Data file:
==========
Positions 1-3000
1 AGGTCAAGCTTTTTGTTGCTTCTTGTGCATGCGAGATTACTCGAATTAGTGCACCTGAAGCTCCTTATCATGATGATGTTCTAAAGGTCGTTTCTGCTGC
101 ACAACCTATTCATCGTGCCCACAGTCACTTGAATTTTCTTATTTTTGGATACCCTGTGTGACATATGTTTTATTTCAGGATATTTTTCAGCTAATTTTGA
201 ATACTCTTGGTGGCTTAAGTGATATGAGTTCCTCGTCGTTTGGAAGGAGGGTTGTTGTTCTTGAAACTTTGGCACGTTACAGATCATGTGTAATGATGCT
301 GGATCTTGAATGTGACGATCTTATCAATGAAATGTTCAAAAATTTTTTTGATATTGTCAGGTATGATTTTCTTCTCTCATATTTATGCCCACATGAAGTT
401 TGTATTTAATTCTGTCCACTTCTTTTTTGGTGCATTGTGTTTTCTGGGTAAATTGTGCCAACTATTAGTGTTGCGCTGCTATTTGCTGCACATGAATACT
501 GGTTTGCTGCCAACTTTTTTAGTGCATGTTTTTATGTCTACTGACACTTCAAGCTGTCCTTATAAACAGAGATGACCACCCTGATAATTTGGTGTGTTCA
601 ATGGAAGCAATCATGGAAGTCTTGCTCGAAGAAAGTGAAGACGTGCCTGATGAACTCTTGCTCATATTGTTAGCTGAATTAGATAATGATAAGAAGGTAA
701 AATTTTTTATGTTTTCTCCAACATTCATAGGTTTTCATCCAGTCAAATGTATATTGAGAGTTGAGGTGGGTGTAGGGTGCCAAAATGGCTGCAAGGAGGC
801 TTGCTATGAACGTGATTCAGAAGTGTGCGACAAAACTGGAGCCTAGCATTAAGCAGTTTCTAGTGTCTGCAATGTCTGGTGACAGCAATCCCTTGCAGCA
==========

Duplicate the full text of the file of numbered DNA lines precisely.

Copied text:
Positions 1-3000
1 AGGTCAAGCTTTTTGTTGCTTCTTGTGCATGCGAGATTACTCGAATTAGTGCACCTGAAGCTCCTTATCATGATGATGTTCTAAAGGTCGTTTCTGCTGC
101 ACAACCTATTCATCGTGCCCACAGTCACTTGAATTTTCTTATTTTTGGATACCCTGTGTGACATATGTTTTATTTCAGGATATTTTTCAGCTAATTTTGA
201 ATACTCTTGGTGGCTTAAGTGATATGAGTTCCTCGTCGTTTGGAAGGAGGGTTGTTGTTCTTGAAACTTTGGCACGTTACAGATCATGTGTAATGATGCT
301 GGATCTTGAATGTGACGATCTTATCAATGAAATGTTCAAAAATTTTTTTGATATTGTCAGGTATGATTTTCTTCTCTCATATTTATGCCCACATGAAGTT
401 TGTATTTAATTCTGTCCACTTCTTTTTTGGTGCATTGTGTTTTCTGGGTAAATTGTGCCAACTATTAGTGTTGCGCTGCTATTTGCTGCACATGAATACT
501 GGTTTGCTGCCAACTTTTTTAGTGCATGTTTTTATGTCTACTGACACTTCAAGCTGTCCTTATAAACAGAGATGACCACCCTGATAATTTGGTGTGTTCA
601 ATGGAAGCAATCATGGAAGTCTTGCTCGAAGAAAGTGAAGACGTGCCTGATGAACTCTTGCTCATATTGTTAGCTGAATTAGATAATGATAAGAAGGTAA
701 AATTTTTTATGTTTTCTCCAACATTCATAGGTTTTCATCCAGTCAAATGTATATTGAGAGTTGAGGTGGGTGTAGGGTGCCAAAATGGCTGCAAGGAGGC
801 TTGCTATGAACGTGATTCAGAAGTGTGCGACAAAACTGGAGCCTAGCATTAAGCAGTTTCTAGTGTCTGCAATGTCTGGTGACAGCAATCCCTTGCAGCA